Q:  Are you one of the stronger or weaker intelligences?  How do you know?  When you meet a weaker intelligence, do you think “I am so awesome!”?  Do you think that’s what happens when a stronger intelligence meets you?

Bodies Rule!

“The design of God before the foundation of the world was that we should take tabernacles [bodies], that through faithfulness we should overcome and thereby obtain a resurrection from the dead, in this wise obtaining glory, honor, power, and dominion.”  (1843)

“We came to this earth that we might have a body and present it pure before God in the celestial kingdom. The great principle of happiness consists in having a body. The devil has no body, and herein is his punishment. He is pleased when he can obtain the tabernacle of man, and when cast out by the Savior he asked to go into the herd of swine, showing that he would prefer a swine’s body to having none. All beings who have bodies have power over those who have not.”  (undated, JS quoted by William Clayton)

Q:  How does this knowledge affect the way we should care for our bodies?  How is this unique perspective different from other religions?  From secular views?

Q:  How can we strengthen the connection between our bodies and spirits to make our bodies receptacles of light?

You Wish The Devil Made You Do It

“President Joseph Smith … observed that Satan was generally blamed for the evils which we did, but if he was the cause of all our wickedness, men could not be condemned. The devil could not compel mankind to do evil; all was voluntary. Those who resisted the Spirit of God, would be liable to be led into temptation, and then the association of heaven would be withdrawn from those who refused to be made partakers of such great glory. God would not exert any compulsory means, and the devil could not; and such ideas as were entertained [on these subjects] by many were absurd.”  (1841, paraphrased in Times & Seasons)

“Satan cannot seduce us by his enticements unless we in our hearts consent and yield. Our organization is such that we can resist the devil; if we were not organized so, we would not be free agents.”  (1841, JS quoted by William P. McIntire)

Q:  Does this view marginalize Satan’s influence because we are really the ones who are free agents and responsible for our actions?  Would you rather you could blame Satan for your shortcomings?

Q:  Does Satan like his job or does he think it totally blows but he’s just putting on a happy face for the minions?  Does he get burned out?  Is he just watching the millennial clock?

For the teachers out there, good luck!  For the rest of you, discuss.

Comments 5

  1. Post

    BiV – yeah, it is weird. Got it from Google images, perhaps from an antiMo site. I actually didn’t check the site. I just thought both images were kind of weird. The first is from a pro site. But it is funky looking.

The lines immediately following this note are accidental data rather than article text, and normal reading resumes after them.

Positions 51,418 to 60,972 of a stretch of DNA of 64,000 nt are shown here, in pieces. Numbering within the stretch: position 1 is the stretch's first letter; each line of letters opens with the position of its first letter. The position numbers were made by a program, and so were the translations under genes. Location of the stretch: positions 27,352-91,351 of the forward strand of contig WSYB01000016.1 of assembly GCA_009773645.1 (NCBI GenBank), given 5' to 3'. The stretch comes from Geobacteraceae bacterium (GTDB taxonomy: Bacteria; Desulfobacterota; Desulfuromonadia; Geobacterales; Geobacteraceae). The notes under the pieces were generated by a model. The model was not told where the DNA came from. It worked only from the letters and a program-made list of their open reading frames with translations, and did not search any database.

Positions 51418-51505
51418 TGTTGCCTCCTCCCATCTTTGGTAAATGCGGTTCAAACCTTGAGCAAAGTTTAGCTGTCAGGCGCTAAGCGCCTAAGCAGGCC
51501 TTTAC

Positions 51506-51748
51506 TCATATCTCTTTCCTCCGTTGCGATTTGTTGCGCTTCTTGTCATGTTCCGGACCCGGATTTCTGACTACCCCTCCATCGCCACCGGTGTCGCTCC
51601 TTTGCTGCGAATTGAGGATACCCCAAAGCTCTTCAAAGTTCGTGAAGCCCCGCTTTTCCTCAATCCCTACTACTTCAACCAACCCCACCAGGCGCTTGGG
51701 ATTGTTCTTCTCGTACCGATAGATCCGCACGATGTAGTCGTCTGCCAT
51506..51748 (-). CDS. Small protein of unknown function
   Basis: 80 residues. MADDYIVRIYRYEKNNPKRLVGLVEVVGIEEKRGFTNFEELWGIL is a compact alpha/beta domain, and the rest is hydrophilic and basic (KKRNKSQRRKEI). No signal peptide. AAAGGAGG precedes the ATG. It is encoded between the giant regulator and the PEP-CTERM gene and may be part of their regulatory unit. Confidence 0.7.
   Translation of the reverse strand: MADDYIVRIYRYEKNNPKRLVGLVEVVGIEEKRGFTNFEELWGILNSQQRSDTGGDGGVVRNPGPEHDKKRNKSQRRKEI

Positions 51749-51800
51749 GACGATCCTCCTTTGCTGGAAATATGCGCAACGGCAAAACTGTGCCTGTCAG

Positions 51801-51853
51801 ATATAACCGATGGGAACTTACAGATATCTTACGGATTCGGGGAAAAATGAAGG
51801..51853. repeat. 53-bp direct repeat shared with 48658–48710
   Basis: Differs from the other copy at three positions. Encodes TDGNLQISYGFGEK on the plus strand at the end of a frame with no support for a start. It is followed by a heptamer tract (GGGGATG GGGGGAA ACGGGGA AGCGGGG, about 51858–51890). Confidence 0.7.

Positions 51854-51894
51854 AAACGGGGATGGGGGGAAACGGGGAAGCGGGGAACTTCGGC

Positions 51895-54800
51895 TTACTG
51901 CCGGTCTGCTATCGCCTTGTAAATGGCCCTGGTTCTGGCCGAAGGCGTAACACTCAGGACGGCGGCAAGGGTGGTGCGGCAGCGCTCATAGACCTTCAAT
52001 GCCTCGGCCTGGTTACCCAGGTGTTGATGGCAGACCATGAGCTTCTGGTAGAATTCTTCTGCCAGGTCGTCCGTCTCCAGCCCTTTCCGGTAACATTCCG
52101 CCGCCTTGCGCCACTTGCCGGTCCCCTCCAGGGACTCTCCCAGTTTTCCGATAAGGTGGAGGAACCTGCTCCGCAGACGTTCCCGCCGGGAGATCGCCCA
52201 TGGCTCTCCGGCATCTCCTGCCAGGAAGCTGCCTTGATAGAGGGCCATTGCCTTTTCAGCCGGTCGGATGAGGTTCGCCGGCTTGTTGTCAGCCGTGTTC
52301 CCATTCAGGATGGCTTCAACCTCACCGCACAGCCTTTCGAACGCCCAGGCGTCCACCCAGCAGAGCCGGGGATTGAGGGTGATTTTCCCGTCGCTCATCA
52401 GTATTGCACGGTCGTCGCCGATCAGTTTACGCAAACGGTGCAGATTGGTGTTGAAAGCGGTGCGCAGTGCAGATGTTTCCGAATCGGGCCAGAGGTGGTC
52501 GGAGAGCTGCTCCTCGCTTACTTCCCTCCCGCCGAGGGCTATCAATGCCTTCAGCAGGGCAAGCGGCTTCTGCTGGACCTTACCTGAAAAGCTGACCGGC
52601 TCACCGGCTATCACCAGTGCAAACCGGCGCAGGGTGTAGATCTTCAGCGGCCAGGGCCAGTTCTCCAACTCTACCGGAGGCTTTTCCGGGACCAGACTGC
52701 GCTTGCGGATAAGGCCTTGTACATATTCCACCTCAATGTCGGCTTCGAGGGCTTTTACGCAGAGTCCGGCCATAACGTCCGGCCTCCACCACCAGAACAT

2. It conjures up funny images of when I was Deacon-aged and our teacher drew a series of circles and squiggly lines on the chalkboard and asked us what this was. We were all relieved… we had braced ourselves for The Morality Lesson.

    Good thing back then it was called the Plan of Salvation, not the Plan of Happiness. I don’t think we would have calmed down till he launched into the Pre-Existence and allayed our fears. 🙂


    I also have a watershed memory of teachings on this subject when I was in the MTC and the teacher, pulling from Alma 40, taught how the righteous who go to Paradise in v12 was not just contained to being LDS, and how the wicked go to outer darkness (v13). He tried to impress upon us the LDS cultural misunderstanding of this “circle” of the diagram, that it is not a Paradise/prison kind of separation. I remember how radical it felt to me when he taught that all spirits are in Spirit Prison, and would remain so were in not for the Atonement of Jesus Christ, and that missionary work in Spirit Prison was not one of evil people getting a second chance at conversion. He talked about Moroni 8:22 about the state of those not under the Law — that this was not an “outer darkness” state.

    He emphasized that our righteousness was one of our state of heart, not a state of our efforts to become righteous. I thought it was a fresh argument then — and a very bold approach now looking back. My doctrinal commitments are not exactly the same now, yet, still, I appreciate and admire his example of turning to the LDS scriptures in an effort to help us missionaries shape our understanding as much as possible by them and not by what we culturally assumed.

  3. Thanks to JustforQuix for the squiggly lines/plan of happiness thought—-I had to explain to others at work why I was laughing so hard….good thing I’m the boss….